My clients are a couple in their mid-50s, who have built up significant wealth of over £1.5 million. The couple are doing very well for themselves and normally at around that age the focus would be around accumulating wealth or pensions and the discussion around inheritance tax (IHT) would be more general. Whenever I arrange an annual review meeting, the first thing I ask is ‘has anything changed since we met last time?’, in this case, the wife had recently inherited money from her mother. This meant that there was a possibility that their beneficiaries could encounter an additional IHT issue. I began to look at a deed of variation trust and we decided to put a sizeable amount of money into there. A deed of variation trust means instead of bringing the inherited funds into her estate where she potentially could lose £100k by a way of IHT liabilities instead of going to her children, the inheritance money has the potential to start growing from day one without adding to the estate. This allowed the client to still access the money if they wanted or needed to, but it could also be passed down generations without necessarily being touched.

It’s not unusual for advisers here at Schroders Personal Wealth to have joint meetings at presentations with clients which include a member of the trust department to go over the finer details of trust planning. This joint relationship with the two departments ensures clients get all the information they need to make the right decision for their circumstances. At this point, it’s likely already got to the stage that the client has pretty much made up their mind that they are going to do something before the Trust Manager comes in but it’s helpful having them involved in the conversation.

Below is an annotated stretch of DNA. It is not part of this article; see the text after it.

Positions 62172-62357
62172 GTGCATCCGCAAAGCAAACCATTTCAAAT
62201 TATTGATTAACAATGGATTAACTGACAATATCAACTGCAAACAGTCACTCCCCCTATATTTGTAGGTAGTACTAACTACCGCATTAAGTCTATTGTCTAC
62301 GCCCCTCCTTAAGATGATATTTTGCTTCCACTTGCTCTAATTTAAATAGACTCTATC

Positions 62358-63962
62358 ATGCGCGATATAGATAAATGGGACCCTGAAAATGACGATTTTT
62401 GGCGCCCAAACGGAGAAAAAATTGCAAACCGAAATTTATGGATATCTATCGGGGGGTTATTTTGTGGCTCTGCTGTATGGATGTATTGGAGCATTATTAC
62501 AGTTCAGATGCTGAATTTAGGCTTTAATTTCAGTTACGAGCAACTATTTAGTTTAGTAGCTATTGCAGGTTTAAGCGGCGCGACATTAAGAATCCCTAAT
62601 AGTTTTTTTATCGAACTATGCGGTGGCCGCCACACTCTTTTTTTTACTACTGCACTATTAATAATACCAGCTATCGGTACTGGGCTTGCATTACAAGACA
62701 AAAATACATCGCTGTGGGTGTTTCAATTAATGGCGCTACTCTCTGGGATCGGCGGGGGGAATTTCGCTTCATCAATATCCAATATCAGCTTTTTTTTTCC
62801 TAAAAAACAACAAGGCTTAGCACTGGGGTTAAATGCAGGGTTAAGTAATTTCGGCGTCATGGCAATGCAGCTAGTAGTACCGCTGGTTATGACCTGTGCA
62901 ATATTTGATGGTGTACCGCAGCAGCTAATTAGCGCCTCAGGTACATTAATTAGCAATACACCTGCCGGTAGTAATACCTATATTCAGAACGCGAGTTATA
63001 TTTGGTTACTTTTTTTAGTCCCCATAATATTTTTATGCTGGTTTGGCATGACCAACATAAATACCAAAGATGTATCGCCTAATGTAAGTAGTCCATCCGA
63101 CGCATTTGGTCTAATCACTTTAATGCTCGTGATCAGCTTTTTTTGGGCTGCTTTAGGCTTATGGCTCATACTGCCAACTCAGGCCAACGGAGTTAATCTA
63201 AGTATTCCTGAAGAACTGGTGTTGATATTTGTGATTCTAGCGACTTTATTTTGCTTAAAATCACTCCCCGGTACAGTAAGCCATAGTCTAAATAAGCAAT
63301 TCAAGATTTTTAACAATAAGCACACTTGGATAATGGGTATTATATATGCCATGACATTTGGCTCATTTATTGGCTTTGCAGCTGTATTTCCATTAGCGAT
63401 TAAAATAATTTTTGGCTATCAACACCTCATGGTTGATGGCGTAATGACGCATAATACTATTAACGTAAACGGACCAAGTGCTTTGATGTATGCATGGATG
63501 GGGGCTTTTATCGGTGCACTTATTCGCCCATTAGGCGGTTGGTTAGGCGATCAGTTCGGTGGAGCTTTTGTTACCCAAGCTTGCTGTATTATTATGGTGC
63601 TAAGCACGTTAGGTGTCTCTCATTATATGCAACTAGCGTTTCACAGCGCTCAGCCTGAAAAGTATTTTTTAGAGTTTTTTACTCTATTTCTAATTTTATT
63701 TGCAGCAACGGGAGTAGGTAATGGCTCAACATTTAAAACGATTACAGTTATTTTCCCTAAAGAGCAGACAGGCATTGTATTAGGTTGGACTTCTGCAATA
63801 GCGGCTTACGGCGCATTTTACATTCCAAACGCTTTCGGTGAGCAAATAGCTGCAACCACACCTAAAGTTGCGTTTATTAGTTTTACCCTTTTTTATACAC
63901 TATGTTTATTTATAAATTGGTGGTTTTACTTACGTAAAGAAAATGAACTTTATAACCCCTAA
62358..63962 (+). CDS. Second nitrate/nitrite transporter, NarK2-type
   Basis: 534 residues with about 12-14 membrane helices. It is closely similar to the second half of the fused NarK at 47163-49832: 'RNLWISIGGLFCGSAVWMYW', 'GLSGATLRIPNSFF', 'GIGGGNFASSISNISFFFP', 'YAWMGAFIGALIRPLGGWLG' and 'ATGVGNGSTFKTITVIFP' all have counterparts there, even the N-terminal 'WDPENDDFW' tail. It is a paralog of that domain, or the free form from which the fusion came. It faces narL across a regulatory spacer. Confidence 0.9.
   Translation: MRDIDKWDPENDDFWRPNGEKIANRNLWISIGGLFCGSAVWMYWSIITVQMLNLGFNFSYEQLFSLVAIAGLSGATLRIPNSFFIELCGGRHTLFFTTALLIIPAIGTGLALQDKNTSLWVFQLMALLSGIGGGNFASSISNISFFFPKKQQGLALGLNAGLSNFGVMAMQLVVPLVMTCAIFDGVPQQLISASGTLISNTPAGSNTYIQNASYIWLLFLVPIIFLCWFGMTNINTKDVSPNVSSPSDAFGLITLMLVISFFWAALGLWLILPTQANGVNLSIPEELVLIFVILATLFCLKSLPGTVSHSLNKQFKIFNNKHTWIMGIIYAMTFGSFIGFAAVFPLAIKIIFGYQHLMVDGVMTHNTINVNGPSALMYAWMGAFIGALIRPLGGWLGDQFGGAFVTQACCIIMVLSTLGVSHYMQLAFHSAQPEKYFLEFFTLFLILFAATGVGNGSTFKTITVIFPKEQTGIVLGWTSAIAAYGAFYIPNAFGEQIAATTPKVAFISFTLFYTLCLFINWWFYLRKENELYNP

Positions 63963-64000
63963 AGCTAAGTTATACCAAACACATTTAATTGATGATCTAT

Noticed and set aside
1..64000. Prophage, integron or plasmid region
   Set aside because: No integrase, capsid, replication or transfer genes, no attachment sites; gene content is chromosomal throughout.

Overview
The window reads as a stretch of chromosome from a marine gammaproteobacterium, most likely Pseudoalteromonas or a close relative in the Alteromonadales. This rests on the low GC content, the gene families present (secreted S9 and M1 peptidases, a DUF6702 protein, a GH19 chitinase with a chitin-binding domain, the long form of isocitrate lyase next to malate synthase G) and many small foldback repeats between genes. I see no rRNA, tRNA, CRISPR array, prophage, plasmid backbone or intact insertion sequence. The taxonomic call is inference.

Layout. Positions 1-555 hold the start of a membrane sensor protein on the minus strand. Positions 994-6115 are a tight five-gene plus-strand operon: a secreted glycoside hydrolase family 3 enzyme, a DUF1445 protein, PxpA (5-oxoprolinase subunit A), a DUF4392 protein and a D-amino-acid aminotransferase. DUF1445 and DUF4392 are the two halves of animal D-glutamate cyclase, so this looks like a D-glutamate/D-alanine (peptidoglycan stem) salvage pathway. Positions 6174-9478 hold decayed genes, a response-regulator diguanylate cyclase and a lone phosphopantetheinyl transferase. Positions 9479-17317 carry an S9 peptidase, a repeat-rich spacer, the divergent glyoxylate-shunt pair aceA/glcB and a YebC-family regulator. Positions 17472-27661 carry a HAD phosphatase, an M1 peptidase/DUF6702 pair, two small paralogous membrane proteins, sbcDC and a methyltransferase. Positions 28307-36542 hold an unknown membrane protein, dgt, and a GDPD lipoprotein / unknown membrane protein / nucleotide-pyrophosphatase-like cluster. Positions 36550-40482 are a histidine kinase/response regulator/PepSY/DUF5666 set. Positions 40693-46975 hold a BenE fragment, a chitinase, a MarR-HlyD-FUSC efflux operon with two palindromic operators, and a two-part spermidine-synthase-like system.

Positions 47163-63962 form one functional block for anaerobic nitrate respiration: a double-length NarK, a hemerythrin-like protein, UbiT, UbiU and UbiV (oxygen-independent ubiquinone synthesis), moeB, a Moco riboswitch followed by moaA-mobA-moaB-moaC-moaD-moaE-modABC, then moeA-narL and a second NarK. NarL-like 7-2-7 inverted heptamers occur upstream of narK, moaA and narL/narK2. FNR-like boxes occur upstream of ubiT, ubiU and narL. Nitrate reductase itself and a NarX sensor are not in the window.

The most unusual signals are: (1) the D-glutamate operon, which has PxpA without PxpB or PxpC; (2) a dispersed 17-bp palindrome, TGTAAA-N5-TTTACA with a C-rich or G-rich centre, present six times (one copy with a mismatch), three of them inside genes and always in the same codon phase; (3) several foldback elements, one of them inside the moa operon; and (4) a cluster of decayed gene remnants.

Conversations around deed of variation trust are not necessarily ones that clients would have with their solicitor. Once I’ve discussed it with them, it’s common for the client to think it sounds too good to be true so they may go away and do some of their own research. The joint presentation meeting with Trust Managers is a great way to reassure clients of what we can do and what we’ve got within our toolkit to do it. At this stage, the thought of ‘I’m not sure you can do this’ and the question of ‘why would we do this?’ changes to ‘why wouldn’t we do this?’ – this change of thought comes from truly understanding what the client wants to happen to financially support their family in the future.

I tend to favour drawing diagrams to help bring this sort of conversation to life. When I ask clients – What do you want to happen to your estate? As an example, it’s quite powerful to draw a pie chart which includes their two kids, but also have a percentage of the chart to include a third recipient, HMRC. Currently, HMRC get 40% of estate after deduction of allowances. As advisers, we shouldn’t be worried about what we’re asking clients as long as we’re asking questions for the right reasons. It should be remembered though that we’ve got to deal with each client on an individual basis and present information to them in a way that they understand, as this will differ each time.

Important information

The different scenarios discussed are examples and what is right for each person will depend on individual circumstances.

Tax treatment depends on the individual circumstances of each client and may be subject to change in the future.

The value of investments and the income from them can fall as well as rise and are not guaranteed. The investor might not get back their initial investment.

Fees & charges apply at SPW.